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IBM GSKit Supports SPARC M7 Hardware Encryption

Eric Reid
Principal Software Engineer

Oracle and IBM have a very close working relationship running IBM software on Oracle hardware. One of the recent results of this collaboration is the announcement by IBM that its GSKit v8 now supports SPARC M7 hardware encryption (as well as SPARC T4 and T5 processors). This, in turn, means that several IBM software products can now make use of on-chip SPARC hardware encryption today, automatically, without significant performance impact

What Is GSKit?

The IBM Global Security Kit (aka GSKit) is not a product offering in itself, but instead a security framework used by many IBM software products for its cryptographic and SSL/TLS capabilities. Example IBM products making use of GSKit today include DB2, Informix, IBM HTTP Server and WebSphere MQ. This latest version of GSKit ( aka "IBM Crypto for C" ), version 8, was validated as a FIPS 140-2 Cryptographic Module within the past earlier this year.

Obtaining The Proper Version of GSKit

GSKit is bundled with each product that makes use of it; over time, new product releases will incorporate GSKit v8 by default. Until then, the latest GSKit v8 for SPARC/Solaris is available on IBM Fix Central, for download and upgrade into existing products. Installation instructions can be found here.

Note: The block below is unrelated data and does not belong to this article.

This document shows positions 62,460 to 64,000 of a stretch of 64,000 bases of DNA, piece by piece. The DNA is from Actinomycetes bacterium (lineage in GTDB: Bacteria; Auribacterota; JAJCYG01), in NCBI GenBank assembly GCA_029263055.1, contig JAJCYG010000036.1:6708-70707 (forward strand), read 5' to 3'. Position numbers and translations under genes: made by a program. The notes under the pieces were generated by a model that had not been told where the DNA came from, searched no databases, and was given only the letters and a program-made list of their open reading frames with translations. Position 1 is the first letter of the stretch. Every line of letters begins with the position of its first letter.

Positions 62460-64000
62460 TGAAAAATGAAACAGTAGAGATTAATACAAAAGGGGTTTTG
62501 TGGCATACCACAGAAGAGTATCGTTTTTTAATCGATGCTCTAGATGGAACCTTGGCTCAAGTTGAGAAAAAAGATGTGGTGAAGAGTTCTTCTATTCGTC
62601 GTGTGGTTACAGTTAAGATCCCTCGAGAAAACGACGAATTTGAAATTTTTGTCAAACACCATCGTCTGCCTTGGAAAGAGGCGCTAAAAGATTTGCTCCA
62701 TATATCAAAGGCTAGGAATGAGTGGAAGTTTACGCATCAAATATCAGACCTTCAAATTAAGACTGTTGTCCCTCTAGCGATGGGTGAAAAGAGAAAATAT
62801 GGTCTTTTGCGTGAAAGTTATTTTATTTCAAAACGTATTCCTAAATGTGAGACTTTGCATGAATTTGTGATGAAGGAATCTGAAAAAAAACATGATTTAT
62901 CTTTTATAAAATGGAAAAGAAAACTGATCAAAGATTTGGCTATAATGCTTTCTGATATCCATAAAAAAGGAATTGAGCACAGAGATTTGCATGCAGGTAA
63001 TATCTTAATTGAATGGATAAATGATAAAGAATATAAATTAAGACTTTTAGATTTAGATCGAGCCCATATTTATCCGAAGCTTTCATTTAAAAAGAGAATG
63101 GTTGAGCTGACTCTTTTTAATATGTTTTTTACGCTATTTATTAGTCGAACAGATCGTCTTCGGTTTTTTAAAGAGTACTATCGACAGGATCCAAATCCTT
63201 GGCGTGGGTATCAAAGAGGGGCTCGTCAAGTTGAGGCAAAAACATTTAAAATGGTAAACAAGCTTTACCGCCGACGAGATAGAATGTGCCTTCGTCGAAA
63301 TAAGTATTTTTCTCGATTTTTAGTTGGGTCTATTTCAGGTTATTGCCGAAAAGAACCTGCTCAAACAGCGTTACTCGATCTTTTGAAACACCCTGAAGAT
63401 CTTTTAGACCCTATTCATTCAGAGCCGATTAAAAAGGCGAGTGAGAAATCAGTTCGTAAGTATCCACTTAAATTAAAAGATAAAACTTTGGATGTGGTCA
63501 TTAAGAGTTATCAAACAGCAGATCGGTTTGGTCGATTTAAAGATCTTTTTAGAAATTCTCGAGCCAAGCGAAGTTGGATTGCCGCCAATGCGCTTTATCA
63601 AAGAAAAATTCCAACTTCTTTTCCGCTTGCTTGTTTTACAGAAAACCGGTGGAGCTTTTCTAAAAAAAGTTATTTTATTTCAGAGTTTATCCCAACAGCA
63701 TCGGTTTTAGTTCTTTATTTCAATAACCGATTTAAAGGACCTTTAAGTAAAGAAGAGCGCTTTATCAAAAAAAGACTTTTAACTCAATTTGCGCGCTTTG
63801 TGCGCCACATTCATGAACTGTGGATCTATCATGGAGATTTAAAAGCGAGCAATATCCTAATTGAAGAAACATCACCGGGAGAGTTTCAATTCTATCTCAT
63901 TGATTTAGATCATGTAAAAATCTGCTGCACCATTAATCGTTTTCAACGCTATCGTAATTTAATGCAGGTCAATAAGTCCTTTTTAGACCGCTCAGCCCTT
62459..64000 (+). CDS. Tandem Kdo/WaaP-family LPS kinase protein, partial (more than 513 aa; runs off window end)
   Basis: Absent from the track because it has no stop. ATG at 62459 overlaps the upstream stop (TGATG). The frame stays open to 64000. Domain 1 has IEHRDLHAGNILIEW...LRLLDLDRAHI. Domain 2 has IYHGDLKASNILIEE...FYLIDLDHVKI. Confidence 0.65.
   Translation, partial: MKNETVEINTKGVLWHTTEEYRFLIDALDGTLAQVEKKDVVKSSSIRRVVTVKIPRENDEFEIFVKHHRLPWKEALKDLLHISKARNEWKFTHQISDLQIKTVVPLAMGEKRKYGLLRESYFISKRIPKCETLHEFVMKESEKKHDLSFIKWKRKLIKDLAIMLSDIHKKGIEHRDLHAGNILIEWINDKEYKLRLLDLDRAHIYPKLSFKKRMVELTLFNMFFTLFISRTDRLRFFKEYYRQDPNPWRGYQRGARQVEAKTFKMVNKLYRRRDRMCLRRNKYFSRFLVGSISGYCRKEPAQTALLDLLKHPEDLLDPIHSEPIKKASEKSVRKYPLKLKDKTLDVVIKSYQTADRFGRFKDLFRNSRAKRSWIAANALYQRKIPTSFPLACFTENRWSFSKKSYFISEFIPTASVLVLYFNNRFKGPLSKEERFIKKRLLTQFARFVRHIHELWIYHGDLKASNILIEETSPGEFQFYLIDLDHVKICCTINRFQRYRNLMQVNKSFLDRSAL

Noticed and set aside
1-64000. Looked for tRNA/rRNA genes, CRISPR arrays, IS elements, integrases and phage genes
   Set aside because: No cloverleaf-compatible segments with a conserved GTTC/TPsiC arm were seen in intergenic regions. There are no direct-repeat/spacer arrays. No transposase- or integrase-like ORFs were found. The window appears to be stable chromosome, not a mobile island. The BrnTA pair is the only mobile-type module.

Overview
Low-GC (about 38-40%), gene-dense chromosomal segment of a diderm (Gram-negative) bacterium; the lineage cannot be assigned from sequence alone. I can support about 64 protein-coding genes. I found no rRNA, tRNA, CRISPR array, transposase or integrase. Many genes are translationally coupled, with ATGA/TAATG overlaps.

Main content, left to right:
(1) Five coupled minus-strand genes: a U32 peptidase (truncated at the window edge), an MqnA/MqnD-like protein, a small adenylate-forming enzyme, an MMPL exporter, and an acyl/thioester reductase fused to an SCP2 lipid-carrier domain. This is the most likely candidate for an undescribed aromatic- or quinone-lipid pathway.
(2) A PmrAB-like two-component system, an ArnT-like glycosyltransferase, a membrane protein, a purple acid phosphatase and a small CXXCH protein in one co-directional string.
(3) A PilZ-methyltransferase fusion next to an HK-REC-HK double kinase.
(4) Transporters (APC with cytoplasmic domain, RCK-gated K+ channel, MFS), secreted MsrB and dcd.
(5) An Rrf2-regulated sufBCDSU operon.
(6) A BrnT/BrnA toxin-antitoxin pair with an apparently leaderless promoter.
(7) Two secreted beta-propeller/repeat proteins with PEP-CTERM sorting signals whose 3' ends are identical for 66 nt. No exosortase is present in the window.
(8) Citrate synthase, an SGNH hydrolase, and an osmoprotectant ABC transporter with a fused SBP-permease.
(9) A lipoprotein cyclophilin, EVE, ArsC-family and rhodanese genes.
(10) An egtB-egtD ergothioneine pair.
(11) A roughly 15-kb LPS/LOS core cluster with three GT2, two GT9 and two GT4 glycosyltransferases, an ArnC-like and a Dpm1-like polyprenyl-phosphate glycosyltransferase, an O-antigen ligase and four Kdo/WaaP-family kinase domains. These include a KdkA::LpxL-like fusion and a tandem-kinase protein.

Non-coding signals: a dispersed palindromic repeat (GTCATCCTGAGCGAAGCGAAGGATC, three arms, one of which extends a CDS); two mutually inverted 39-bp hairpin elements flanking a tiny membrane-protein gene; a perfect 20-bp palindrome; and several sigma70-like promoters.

The support described above is available in GSKit v8.0.50.52 and later. As of this writing, the latest GSKit v8.0.50.55 is available for download from Fix Central.

IBM Products that currently make use of GSKit v8 on Solaris (and therefore could take advantage of SPARC on-chip data encryption automatically) include (but are not limited to):

Determining Current GSKit Version

  • $ /opt/ibm/gsk8/bin/gsk8ver # 32-bit version
  • $ /opt/ibm/gsk8_64/bin/gsk8ver_64 # 64-bit version

What This Means

In many cases (such as SSL/TLS over-the-wire communication), products using the proper version of GSKit on Solaris/SPARC will automatically take advantage of hardware encryption. Situations with larger client-server packets will benefit more than those with small packet sizes.  

This will allow these products to make use of the increased security that encryption offers with extremely low performance overhead (something that is not possible with software-only crypto or hardware crypto on other platforms).

Because each of these IBM products has specific use cases, we'll cover more details for each in future blogs.

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